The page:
Most people have at some point echoed Macbeth’s complaint about the loss of “sleep that knits up the ravelled sleeve of care”. Sleep disorders, such as obstructive sleep apnoea (when breathing temporarily stops, causing both sleep disruption and lack of oxygen in blood) and sleep deprivation, have been associated with an increased risk of atherosclerosis and its harmful cardiovascular effects,. Atherosclerosis is characterized by the formation of ‘plaques’ in arteries, as white blood cells enter the artery wall, take up cholesterol and other substances from the blood and trigger an inflammatory response. However, the mechanisms linking sleep disruption and atherosclerosis have been largely unknown. Writing in Nature, McAlpine et al. show that persistent sleep disruption causes the brain to signal the bone marrow to increase the production of white blood cells.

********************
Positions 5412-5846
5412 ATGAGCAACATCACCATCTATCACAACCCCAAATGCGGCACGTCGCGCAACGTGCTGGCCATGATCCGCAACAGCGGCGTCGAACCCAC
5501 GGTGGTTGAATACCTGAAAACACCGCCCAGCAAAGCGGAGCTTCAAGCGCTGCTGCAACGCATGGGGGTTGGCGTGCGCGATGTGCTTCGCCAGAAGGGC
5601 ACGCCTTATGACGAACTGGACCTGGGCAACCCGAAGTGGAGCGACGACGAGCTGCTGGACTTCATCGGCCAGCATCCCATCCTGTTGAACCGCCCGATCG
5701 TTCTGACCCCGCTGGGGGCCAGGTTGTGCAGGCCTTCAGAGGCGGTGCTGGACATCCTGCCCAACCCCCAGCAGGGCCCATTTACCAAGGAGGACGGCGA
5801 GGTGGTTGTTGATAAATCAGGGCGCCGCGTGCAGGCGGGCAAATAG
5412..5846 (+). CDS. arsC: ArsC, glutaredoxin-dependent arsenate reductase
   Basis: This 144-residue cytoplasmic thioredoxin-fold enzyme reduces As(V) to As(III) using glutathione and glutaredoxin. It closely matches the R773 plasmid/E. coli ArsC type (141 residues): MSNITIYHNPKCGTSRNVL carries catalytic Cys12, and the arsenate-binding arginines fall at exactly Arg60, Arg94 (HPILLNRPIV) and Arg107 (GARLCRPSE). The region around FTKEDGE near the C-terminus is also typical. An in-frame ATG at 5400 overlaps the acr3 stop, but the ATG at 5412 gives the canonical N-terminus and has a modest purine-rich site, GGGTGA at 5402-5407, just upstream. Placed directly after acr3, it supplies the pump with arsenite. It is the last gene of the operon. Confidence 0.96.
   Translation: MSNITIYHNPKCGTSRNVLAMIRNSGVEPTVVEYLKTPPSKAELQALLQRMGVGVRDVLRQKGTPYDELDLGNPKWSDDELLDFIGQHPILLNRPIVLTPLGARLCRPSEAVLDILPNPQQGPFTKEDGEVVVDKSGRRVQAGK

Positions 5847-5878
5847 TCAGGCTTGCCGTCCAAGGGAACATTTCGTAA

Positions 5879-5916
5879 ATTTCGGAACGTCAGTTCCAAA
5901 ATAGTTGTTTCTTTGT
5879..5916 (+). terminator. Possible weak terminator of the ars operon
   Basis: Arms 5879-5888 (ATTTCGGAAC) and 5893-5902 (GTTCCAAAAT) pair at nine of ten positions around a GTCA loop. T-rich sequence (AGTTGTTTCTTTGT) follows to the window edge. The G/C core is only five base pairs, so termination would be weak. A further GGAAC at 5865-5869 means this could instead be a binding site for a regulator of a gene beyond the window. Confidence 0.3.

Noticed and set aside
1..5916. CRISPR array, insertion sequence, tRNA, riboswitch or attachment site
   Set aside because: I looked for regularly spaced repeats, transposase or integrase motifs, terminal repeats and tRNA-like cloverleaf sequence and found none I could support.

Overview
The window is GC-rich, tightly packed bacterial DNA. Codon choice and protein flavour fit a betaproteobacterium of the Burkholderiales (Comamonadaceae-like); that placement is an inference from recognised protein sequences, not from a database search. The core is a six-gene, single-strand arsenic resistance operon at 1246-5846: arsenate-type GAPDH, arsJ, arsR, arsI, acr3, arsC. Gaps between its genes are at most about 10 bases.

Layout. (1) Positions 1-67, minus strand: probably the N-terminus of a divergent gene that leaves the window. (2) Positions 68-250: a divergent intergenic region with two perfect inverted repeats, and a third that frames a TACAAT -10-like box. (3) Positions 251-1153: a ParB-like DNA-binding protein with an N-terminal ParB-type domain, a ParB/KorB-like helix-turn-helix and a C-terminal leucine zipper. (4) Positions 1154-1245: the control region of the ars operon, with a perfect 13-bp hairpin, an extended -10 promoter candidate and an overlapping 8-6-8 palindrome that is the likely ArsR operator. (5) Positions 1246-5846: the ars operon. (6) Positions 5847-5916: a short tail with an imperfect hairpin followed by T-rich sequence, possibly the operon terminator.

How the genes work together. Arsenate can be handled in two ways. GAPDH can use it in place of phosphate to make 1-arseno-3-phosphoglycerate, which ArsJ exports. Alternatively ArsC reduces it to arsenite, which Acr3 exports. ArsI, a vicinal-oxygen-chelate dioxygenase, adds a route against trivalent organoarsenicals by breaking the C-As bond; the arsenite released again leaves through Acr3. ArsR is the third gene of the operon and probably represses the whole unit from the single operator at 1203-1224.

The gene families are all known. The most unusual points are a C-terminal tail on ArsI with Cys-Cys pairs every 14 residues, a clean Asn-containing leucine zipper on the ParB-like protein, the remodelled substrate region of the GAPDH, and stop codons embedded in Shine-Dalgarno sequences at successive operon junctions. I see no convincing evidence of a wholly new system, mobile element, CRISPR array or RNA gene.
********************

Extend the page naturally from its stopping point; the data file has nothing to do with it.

McAlpine et al. studied mice that were prone to developing atherosclerosis. The authors induced sleep fragmentation by moving a bar intermittently across the bottom of the animals’ cages during their sleep period (Fig. 1), and compared these animals with animals that slept normally. They found that mice with sleep fragmentation had more-severe atherosclerosis, which was paralleled by increases in the production of white blood cells in the bone marrow and in the numbers of monocytes and neutrophils — two types of white blood cell — in the blood. These effects were absent if the bar was moved when the mice were fully awake. Stress activates the sympathetic nervous system (which is associated with the ‘fight-or-flight’ response), and such activation increases the production of white blood cells and atherosclerosis in other experimental settings. However, the authors did not find evidence for a role of sympathetic activation in their setting.